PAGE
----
Too Scared Not to Keep Going Forward

After a 12 mile hike, I reached the granite stairs.  The stairs are cut into the side of the mountain, almost a cliff, and are so steep that, looking back, you can only see one or two steps down.  The rest disappear from view - you have to step down one, to see the next. 

I discovered something about myself at this point in the hike: apparently I'm somewhat scared of heights.  Not as bad as my mother (who once had to lie in the back seat of the car, hyperventilating with a blanket over her head, while my then-boyfriend drove her car around a winding mountain road in Whales...a story for another time), but enough that I started getting a bit shaky and panicy...near tears.  I have gone rock climbing before, but that was with a belay system.  Here, there was just me and the mountain.  There was literally nothing but my own balance and sureness of foot between me and a 5,000 foot plummet down the side of a granite wall. 

The view from this high was spectacular.  You could see rolling mountain after mountain, gazing across the top of an entire range, a surreal perspective.  It literally took one's breath away.  The view was truly panoramic, all encumpassing, but the feeling of having nothing but this vastness, this sheer open air all around me, did not ease my dizzyness.  

"I can't do this," I said.  I turned to make my way back down the stairs, but it was like walking down an invisible staircase, hoping that the next step would appear...but not until you shifted your weight and commited yourself to its expected arrival.  Hmmm... At least going up, I could see what was in front of me.  Up was actually easier.  So up I went.  Forget the fact that in the long-run, I was just adding to length of my precarious return trip....never have I ever before been so much in the "now."  It was such a concrete manifestation of all the things we do which are more comfortable in the immediate short-term focus, but make things so much more difficult long-term (e.g.  staying in that relationship because the 'break-up' talk is too difficult, or eating that delicious doughnut and getting back to that diet tomorrow, or going out instead of studying the night before that big get the idea).  But, at any rate, up I went.  And here that metaphor ends, because I reached the top, and I'm glad I did.  And you know what?  The return trip wasn't that bad (even if I did go down each step on my butt).  I hope to do it again, and, this time, I already know I can.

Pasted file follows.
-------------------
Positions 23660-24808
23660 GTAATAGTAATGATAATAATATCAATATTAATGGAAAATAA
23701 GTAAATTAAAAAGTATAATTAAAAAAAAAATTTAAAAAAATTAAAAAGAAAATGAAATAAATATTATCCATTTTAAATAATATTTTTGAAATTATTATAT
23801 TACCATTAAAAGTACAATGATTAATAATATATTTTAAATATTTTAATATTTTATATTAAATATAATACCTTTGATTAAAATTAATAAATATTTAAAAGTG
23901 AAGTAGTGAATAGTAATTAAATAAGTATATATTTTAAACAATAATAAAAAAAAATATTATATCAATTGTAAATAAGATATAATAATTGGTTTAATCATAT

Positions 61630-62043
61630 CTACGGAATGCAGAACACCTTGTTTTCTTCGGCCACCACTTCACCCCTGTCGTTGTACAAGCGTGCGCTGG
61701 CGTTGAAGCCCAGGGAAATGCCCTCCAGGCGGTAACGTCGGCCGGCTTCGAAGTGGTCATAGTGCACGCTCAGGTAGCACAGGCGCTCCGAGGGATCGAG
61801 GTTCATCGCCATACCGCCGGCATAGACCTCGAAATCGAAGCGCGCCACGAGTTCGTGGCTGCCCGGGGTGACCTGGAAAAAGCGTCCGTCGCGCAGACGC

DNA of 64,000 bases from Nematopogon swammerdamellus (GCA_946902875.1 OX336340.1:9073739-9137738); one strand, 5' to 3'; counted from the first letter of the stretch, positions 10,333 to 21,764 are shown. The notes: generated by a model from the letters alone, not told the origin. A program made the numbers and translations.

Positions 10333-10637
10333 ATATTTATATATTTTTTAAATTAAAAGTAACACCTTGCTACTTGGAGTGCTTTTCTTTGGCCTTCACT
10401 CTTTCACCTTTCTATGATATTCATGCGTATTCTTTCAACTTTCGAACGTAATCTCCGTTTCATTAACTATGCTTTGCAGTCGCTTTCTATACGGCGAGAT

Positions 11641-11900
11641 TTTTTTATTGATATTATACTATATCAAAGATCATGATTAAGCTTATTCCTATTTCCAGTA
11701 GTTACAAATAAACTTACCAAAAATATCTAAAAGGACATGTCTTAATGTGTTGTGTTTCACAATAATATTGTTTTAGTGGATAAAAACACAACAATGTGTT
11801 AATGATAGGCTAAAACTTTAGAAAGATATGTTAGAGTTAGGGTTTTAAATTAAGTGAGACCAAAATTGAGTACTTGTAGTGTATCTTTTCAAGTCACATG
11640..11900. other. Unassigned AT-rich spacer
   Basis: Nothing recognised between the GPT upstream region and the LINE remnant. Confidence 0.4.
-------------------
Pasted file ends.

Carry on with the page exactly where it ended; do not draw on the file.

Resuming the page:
whimsygirl whimsygirl
22-25, F
2 Responses Jul 4, 2007

I think you are describing the last section - the cables. It is easier going up. What I did to deal with going down was to descend backwards, keeping my hands on the cable, and even belaying myself with a cord and carabiner attached to the cable just in case. Whenever I came to a support post, I would unsnap the carbiner from the cable, move it past the post, reattach to cable and continur climbing on down. In this way, I was able to descend in safety and almost as easily as I ascended. Perhaps easier, because there was no straining against gravity.

Those steps (I call them the Stairway to Heaven, cause they feel like you're either going to climb up or tumble down to it, haha) are one of the scariest things I've ever encountered. They just feel like they are going to pull you off the mountain side. You're right, up is so much easier than down. I had to take it one slow step at a time (and occationally on my but too, haha).<br />
<br />
Funny/scray story about the steps: my mom was taking a break on one of those side areas at the switch back corners and a gust of wind knocked her off her feet! Thankfully she had the good sense to just sit down when she realized she was losing her balance.